US Carrier Strike Group Enters Mediterranean - Reports

The Mediterranean Sea area is home to two major conflicts – a full-blown civil war in Libya (which turned into a failed state in 2011 following NATO airstrikes) and tensions in Syria between Damascus and Washington’s Turkish allies.

The USS Dwight D. Eisenhower crossed through the Strait of Gibraltar and entered the Mediterranean Sea on Saturday night, the Marine Traffic maritime information portal has reported.

According to the resource, the aircraft carrier, going by the call sign NIKE, is currently sailing east of Gibraltar as of Sunday afternoon.

The ship reportedly has an escort of several other US Navy warships, including the USS San Jacinto and USS Vella Gulf Tomahawk-armed guided-missile cruisers, as well as a destroyer squadron consisting of the USS Stout, USS James E. Williams and USS Truxton destroyers.

The US Navy issued a press statement about the Eisenhower’s operations last week, saying that the strike group was “conducting operations in the US 6th Fleet to support maritime security operations in international waters, alongside our allies and partners.”

The Sixth Fleet is headquartered in Naples, Italy, and operates in the European and North African theatres, including the Mediterranean Sea.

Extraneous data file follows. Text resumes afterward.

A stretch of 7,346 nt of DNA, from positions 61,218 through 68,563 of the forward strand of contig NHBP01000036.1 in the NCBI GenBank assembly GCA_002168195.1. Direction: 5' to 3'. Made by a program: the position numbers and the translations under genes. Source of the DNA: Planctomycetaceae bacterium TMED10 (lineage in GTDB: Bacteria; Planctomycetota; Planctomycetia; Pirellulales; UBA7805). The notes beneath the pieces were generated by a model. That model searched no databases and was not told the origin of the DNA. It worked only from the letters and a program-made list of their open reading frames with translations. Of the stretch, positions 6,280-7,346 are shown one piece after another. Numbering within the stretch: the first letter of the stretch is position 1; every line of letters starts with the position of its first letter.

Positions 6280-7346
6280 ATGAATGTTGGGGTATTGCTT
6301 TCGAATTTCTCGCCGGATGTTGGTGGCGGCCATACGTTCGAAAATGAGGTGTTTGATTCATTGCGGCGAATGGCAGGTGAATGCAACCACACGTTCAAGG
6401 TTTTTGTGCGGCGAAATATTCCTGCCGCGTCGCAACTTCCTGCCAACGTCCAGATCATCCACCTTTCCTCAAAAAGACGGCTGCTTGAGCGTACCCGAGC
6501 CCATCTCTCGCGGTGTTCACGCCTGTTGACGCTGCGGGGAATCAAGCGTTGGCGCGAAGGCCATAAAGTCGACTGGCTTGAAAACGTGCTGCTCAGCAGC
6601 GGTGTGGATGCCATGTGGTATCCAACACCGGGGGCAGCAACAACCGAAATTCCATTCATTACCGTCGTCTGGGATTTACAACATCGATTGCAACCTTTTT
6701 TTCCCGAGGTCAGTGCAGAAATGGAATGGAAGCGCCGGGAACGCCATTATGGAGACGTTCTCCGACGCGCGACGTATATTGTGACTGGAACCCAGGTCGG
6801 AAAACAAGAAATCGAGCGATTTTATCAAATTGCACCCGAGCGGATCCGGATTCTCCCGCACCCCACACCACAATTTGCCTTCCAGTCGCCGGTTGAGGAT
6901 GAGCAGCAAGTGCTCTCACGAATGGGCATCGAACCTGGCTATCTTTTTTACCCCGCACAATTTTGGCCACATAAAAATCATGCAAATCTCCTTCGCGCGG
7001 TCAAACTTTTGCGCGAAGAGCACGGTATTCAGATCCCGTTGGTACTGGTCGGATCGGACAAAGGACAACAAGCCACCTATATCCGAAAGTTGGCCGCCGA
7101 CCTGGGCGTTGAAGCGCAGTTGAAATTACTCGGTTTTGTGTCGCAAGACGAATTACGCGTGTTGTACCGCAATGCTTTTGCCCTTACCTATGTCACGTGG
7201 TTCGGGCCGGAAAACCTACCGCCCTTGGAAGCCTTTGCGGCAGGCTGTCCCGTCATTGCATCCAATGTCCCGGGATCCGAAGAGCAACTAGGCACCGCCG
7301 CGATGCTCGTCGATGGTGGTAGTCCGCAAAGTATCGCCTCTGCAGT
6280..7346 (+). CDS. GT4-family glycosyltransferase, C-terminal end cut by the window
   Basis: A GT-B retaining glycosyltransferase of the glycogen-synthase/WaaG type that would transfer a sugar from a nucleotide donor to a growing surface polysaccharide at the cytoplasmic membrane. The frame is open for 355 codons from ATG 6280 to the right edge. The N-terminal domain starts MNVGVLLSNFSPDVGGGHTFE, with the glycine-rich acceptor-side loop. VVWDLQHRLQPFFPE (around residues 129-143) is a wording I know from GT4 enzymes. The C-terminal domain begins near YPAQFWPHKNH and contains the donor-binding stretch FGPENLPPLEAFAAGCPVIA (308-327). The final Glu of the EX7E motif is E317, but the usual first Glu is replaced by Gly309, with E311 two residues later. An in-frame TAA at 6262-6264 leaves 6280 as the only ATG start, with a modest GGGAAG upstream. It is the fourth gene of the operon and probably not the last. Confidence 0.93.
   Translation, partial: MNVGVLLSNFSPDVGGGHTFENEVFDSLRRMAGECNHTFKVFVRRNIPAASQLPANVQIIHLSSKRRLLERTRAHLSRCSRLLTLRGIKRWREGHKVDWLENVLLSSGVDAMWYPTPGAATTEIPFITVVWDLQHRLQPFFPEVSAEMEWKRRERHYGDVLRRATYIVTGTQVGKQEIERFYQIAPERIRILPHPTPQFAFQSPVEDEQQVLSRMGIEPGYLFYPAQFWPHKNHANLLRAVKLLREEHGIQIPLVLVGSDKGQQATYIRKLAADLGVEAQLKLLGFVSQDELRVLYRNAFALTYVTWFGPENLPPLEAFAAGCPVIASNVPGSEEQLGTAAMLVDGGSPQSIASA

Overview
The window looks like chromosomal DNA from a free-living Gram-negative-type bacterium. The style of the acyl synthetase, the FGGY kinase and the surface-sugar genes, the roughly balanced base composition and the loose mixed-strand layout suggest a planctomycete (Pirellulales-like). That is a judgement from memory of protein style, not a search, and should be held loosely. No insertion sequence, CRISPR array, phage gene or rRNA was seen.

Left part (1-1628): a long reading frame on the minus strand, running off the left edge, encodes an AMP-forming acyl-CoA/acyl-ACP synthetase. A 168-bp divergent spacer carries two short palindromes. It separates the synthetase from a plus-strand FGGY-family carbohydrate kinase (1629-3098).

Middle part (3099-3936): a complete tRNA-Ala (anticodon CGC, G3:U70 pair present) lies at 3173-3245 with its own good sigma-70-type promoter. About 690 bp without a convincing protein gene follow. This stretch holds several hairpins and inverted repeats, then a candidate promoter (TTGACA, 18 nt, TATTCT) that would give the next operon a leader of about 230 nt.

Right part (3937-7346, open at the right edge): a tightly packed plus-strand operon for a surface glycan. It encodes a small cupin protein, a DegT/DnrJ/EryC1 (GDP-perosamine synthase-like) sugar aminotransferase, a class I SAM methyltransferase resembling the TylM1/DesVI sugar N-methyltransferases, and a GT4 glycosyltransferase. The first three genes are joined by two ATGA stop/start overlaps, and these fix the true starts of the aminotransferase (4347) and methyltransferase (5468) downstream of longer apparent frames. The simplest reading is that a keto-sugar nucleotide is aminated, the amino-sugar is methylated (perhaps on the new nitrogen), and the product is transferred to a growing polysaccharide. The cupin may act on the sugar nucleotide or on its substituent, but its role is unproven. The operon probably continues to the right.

The strike group is thought to include eight squadrons of F/A-18E fighter jets as well as maritime attack choppers, and to be manned by some 6,000 sailors.

“Ike offers tremendous capability to the region,” Vice Admiral Lisa Franchetti, commander of the Sixth Fleet, said in a statement to the Navy. “During her operations in the Atlantic, Ike strike group will exercise the fundamental warfare practice of ensuring the security of vital sea lanes of communication. The deployment will also serve to demonstrate commitment to our allies and partners in Europe and Africa,” she added.

The Eisenhower began its deployment on February 20, immediately after completing its month-long certification exercises, and without returning to the carrier’s home port in Norfolk, Virginia. The Navy did not offer an official explanation as to why the carrier deployed without the stopover.

Prior to deployment, the 40-year-old carrier spent 18 months undergoing repairs. The warship is known to have participated in the Gulf War in 1990-1991, and in support of US operations in Iraq and Afghanistan in the 2000s.

It’s not immediately clear where exactly the Eisenhower is headed. However, the Mediterranean Sea is known to be home to two major hotspots – Libya and Syria.

Late last month, Eisenhower strike group commander Rear Adm. Paul Schlise boasted that the sailors of his ships were “trained and ready to execute the full spectrum of maritime operations in any theatre. Carrier strike groups are visible and powerful symbols of US commitment and resolve to our allies and partners, and possess the flexibility and sustainability to fight major wars and ensure freedom of the seas.”
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